Neuromorphic control of embodied central pattern generators
|Neuromorphic control of embodied central pattern generators
|Translated title :
|[fr] Contrôle neuromorphique de générateurs de rythmes centraux incarnés
|Fernandez Lorden, Christian
|Date of defense :
|Committee's member(s) :
|Number of pages :
[en] Embodied Intelligence
|Engineering, computing & technology > Multidisciplinary, general & others
|Target public :
Professionals of domain
|Université de Liège, Liège, Belgique
|Master : ingénieur civil électricien, à finalité spécialisée en "signal processing and intelligent robotics"
|Master thesis of the Faculté des Sciences appliquées
[en] The control of robotic locomotion poses important challenges. In particular, we
are still very far from achieving robotic locomotion control with the same degree of
robustness and adaptability to unexpected environmental perturbations exhibited
by moving biological systems.
This master’s thesis aims to create a robust and efficient controller for regulating
a simple mechanical system. Biological neuron models are used to create artificial
central pattern generators (CPGs) that form the core of the controller. Similar to
Yu et al., the inspiration of this thesis is the known electrophysiology, sensory
response, and modulation of biological CPGs.
This study explores the control of a simple resonant mechanical system (a pendulum) to achieve high-amplitude periodic motion without fine-tuning the neuron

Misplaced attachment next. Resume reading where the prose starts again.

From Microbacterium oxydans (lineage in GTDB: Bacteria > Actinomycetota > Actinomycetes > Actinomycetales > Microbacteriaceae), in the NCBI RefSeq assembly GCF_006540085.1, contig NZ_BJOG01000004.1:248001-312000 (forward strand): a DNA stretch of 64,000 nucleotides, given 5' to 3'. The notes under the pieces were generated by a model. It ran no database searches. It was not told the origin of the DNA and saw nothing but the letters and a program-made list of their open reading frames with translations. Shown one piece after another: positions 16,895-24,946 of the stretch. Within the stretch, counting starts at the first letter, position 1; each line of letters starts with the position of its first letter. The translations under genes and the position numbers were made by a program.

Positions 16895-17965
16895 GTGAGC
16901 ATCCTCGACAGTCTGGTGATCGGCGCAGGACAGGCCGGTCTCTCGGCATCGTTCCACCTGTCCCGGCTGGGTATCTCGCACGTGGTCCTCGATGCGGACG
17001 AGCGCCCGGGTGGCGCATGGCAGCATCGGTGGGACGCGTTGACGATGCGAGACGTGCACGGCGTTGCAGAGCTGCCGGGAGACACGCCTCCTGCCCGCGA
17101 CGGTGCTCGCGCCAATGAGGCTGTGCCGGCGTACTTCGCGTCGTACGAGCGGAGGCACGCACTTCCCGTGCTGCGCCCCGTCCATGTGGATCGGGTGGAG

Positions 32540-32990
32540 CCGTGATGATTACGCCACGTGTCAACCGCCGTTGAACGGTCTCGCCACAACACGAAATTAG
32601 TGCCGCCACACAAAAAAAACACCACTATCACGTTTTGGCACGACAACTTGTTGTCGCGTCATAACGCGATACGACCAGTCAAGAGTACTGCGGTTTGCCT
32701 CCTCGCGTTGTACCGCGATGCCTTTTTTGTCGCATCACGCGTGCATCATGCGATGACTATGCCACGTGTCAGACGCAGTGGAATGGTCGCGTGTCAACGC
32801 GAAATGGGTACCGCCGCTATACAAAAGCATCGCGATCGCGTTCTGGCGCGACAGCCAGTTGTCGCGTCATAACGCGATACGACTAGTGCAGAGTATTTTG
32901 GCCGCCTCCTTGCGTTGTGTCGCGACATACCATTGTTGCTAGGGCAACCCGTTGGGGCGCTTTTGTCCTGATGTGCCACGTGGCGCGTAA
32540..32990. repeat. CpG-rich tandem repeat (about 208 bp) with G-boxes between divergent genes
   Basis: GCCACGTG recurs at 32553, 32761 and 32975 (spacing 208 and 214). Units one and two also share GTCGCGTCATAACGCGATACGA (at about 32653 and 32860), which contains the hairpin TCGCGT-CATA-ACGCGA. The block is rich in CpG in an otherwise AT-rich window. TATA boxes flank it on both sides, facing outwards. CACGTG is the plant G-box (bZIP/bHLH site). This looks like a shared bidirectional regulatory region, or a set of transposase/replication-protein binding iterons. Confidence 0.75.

parameters and with sensory feedback and weak actuation. The design follows multiple steps. It starts with the design and tuning of the controller using a single
neuron. This uncovers that only the motor neurons exhibiting a robust type of
bursting are able to robustly and easily adapt their excitable behavior to the
unknown mechanical system’s properties (damping, resonant frequency, mass, etc.).
This is followed by the natural addition of another motor neuron to form a CPG
and make the controller symmetric. This increases the achievable amplitude and
improves the resilience to perturbations in the controller parameters. Then, neuromodulation is added to allow the dynamic change of the controller properties to
control the amplitude of the oscillations. This leads to a trade-off between the speed
of convergence to the desired amplitude and the stability of the controller. Finally,
multiple controller-pendulum systems are interconnected at the controller level to
achieve the desired spatiotemporal pattern between the pendulums.
The results indicate that the neuromorphic approach is well-suited for the design
of robust controllers. The proposed controller demonstrates the ability to easily
adapt to the mechanical system properties to achieve the amplitude goal, as well
as the ability to interconnect in a network of controllers. Extensions of the model
could be used to control locomotion in robotics or other domains.
Cite this master thesis
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